Tuesday, 6 August 2013

New crook knife....

Well, I might not have managed to get to Spoonfest this year, but I did manage to bag myself a new Robin Wood spoon knife. He had made some before and they had sold out very quickly so when he mentioned in a recent post that he would be selling another batch at Spoonfest, I gave Ju instructions to try and get me one. And he did.

It cost £15, which I thought fairly reasoable - in fact the same price as a Dave Budd hook which I know happen to be really good knives - I look forward to seeing how Robin's Sheffield steel knives compare.

I picked it up from Ju's today - it seems ok, albeit a little irregular, but that wont necessarily adversely affect the performance. Julian had also traced around one of Robin's handles (he was selling the blades pre-handled for £30, which seems a bit steep to me, but then I didn't have to put in the time and effort to handle them) so I thought I'd have a go at doing one similar, I think out of cedar, but I'm not entirely sure. I also made my handle just a fraction longer than Robin's in the hope of being able to use the leverage of the longer handle.

It looks pretty good - I'll give it a whirl tomorrow and see how it does.

I was also chatting with Ju yesterday about the use of stop-cuts in spoon making. When I first started making spoons I always used stop-cuts where the handle meets the spoon in order to prevent over-zealous axe work when trimming the handle from over-shooting into the bowl. As my axe work got better and more accurate, however, I stopped. Until, that is, Jarrod Stonedahl's recent carving video which reminded me that it doesn't make me a better carver if I don't use stop-cuts and that it actually makes my carving more safe and efficient if I do, so now I do.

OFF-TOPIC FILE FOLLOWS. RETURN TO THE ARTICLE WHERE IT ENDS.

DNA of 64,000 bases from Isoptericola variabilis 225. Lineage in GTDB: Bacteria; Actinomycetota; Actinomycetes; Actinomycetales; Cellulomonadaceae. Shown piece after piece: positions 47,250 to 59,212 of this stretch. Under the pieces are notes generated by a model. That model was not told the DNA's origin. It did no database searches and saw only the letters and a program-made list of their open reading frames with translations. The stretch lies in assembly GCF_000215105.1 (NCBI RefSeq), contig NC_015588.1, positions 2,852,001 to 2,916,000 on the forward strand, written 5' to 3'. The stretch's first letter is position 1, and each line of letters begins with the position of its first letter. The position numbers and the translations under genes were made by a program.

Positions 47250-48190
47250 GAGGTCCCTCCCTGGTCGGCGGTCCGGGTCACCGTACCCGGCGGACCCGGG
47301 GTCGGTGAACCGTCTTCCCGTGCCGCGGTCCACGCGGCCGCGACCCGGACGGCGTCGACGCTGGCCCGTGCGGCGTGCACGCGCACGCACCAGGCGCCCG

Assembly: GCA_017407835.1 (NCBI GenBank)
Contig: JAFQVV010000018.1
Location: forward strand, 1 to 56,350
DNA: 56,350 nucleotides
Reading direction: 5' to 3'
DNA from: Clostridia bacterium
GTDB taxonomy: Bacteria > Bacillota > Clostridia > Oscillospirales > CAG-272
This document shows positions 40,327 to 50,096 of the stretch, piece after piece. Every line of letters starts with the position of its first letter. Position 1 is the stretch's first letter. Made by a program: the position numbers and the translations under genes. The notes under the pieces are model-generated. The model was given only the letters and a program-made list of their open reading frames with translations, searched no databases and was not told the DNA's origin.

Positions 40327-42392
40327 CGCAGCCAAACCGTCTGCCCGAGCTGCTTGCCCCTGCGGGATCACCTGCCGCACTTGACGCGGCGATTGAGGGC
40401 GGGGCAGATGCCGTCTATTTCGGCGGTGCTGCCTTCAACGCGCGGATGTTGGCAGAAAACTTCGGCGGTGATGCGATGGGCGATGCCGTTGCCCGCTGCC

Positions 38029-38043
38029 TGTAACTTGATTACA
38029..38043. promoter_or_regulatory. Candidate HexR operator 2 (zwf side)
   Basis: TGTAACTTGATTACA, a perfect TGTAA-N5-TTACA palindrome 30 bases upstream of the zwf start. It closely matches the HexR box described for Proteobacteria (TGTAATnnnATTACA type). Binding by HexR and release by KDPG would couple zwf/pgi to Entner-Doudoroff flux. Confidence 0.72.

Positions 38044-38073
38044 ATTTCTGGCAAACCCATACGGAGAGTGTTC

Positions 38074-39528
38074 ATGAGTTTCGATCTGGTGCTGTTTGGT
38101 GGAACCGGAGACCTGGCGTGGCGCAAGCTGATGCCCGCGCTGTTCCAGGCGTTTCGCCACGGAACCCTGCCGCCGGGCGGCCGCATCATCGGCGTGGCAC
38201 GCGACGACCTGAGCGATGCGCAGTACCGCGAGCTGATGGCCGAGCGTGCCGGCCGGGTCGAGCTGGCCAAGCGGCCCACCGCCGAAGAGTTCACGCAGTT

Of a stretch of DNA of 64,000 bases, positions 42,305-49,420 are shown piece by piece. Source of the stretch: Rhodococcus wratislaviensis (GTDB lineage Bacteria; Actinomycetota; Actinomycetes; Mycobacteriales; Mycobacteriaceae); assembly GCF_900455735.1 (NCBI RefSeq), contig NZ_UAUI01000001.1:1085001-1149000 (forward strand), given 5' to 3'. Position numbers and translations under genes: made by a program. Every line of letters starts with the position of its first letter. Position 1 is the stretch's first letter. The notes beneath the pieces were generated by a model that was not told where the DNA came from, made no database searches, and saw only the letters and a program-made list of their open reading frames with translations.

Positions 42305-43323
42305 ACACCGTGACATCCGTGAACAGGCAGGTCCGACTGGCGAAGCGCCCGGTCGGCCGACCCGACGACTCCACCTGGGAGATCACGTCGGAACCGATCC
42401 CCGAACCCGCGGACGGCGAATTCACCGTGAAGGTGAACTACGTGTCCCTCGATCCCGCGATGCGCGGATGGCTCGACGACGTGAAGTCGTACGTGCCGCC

Then I got to thinking, wouldn't a stop-cut help to solve the over-shooting problem I sometimes have when cranking a spoon? So I thought I'd give it a go and see how it worked out.

Two spoon blanks with stop-cuts at the shoulders and across the bowl for the crank.

A side veiw to show the depth of the stop cut.

The finished spoon.

All in all I would say that for the sake of a 30 second cut with my folding saw, it was actually worth the effort and made the profile cuts just that little easier.


  1. It's really an amazing knife.I always like to share these type of blogs for making things. Thanks for sharing with us great blog.

    Out Of Front Knives

    1. You're so welcome - thanks for reading. Richard

  2. I have been wanting to use the stop cuts for the crank for some time but always forget. I will try it on my next spoon as the crank is the hardest for me

  3. Just ordered Robin Hook knife also